|C.D. Warner, et al., comp. The Library of the Worlds Best Literature.|
An Anthology in Thirty Volumes. 1917.
|William Schwenck Gilbert (18361911)|
|Critical and Biographical Introduction|
|WHEN, after appearing from time to time in the London Fun, the Bab Ballads were published in book form in 1870, everybody, young and old, found them provocative of hearty laughter. Much sound and little sense, was the title-page motto. Perhaps the fact that Mr. Gilberts readers did not know why they laughed was one great charm of the ballads. The humor was felt, not analyzed, and involved no mental fatigue. If there was little sense, no continuity of meaning, there was usually significant suggestion; and social foibles were touched off with good-natured irony in a delightfully inconsequent fashion. The much sound was a spirited lyric swing which clung to the memory, a rich rhythm, and a rollicking spontaneity, which disregarded considerations of grammar and pronunciation in a way that only added to the fun.|| 1|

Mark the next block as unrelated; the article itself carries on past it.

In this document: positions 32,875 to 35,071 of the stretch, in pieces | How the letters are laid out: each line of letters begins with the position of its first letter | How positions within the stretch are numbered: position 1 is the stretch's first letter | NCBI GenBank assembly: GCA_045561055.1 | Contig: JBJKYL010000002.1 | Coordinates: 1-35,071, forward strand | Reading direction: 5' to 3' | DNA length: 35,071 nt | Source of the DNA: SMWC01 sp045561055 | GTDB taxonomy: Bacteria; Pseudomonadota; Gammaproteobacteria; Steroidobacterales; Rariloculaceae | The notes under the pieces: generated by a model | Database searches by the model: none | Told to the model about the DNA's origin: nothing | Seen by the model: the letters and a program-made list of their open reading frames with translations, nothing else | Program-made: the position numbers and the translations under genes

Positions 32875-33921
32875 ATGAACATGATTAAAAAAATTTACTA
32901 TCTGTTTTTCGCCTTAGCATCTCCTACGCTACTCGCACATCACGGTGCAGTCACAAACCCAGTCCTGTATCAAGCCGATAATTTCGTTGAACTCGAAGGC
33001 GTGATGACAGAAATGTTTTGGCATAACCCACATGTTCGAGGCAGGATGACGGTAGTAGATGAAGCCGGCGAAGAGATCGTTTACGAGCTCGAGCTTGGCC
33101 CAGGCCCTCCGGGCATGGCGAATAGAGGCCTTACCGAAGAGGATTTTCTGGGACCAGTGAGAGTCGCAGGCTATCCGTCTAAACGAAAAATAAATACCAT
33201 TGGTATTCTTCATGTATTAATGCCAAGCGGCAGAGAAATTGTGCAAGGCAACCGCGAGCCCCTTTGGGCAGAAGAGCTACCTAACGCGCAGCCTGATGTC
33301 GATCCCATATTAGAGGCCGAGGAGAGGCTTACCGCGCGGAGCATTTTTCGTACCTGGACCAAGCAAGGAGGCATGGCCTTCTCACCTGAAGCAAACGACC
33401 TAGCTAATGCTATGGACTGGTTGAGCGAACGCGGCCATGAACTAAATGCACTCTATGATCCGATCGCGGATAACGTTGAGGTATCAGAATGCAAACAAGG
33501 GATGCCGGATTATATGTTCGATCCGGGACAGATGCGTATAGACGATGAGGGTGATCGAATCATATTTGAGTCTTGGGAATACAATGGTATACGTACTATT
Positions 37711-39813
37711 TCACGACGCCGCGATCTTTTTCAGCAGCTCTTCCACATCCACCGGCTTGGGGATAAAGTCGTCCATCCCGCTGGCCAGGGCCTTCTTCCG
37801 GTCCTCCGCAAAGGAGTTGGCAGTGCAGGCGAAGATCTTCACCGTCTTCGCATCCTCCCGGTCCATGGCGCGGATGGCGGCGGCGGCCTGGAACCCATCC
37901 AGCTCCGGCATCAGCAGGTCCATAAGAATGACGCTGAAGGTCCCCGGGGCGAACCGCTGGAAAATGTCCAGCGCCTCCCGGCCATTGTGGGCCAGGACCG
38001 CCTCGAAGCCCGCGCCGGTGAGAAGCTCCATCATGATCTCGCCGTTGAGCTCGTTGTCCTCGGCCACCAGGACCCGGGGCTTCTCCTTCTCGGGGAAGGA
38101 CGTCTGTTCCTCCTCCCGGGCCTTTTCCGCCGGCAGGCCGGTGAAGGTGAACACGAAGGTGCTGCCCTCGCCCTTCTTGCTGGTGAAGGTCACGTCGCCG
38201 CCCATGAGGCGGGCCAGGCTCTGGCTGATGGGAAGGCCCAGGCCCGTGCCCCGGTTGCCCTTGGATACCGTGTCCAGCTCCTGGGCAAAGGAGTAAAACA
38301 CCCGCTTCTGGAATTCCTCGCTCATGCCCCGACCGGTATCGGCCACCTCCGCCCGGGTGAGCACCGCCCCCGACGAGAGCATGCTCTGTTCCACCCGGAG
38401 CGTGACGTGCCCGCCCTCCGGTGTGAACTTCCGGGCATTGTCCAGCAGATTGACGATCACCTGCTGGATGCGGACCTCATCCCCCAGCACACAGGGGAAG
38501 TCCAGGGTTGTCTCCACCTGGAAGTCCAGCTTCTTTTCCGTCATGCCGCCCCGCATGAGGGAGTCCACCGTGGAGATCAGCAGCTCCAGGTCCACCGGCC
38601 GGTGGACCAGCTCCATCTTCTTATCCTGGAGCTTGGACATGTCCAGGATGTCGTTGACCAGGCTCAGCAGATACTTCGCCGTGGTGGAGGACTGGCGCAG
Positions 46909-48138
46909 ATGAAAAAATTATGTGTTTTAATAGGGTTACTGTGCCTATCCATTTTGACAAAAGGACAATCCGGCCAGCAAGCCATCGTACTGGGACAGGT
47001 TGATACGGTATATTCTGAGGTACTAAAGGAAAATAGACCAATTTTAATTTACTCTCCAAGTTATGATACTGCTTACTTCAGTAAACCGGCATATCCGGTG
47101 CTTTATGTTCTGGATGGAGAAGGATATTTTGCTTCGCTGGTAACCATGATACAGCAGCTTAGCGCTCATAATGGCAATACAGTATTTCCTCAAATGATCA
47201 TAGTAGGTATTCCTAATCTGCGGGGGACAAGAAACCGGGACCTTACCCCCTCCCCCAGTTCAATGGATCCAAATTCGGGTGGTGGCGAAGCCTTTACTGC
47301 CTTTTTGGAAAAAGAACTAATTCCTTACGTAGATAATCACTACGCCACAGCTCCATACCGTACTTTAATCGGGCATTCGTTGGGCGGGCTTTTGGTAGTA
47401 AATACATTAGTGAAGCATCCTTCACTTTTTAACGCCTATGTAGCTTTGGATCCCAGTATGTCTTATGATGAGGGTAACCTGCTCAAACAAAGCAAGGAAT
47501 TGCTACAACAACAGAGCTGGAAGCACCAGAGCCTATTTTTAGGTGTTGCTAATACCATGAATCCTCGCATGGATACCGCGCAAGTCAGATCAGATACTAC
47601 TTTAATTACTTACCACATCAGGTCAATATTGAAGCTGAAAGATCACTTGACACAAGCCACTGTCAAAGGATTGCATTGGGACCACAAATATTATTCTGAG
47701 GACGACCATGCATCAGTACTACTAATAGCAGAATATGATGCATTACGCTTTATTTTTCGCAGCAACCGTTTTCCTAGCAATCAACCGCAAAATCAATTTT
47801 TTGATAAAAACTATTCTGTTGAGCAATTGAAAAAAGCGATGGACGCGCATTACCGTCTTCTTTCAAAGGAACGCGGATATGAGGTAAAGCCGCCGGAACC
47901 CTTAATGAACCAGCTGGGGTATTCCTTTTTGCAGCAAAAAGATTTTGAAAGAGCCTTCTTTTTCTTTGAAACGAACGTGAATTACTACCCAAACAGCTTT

| The Bab Ballads, and More Bab Ballads which appeared in 1872, have become classic. In many of them may be found the germs of the librettos which have made Gilbert famous in comic opera. Pinafore, The Mikado, Patience, and many others of a long and well-known list written to Sir Arthur Sullivans music, have furnished the public with many popular songs. A volume of dainty lyrics has been made up from them; and, entitled Songs of a Savoyard (from the Savoy Theatre of London, where the operas were first represented), was published in 1890.|| 2|
| Gilbert was born in London November 18th, 1836, and educated in that city; after his graduation from the University of London he studied law, and was called to the bar of the Inner Temple in 1863. Five years later he became a captain of the Royal Aberdeenshire Highlanders. The success of his first play, Dulcamara, in 1866, led him to abandon the law, and he has since devoted himself to authorship. Gilbert was knighted in 1907 and died in 1911.|| 3|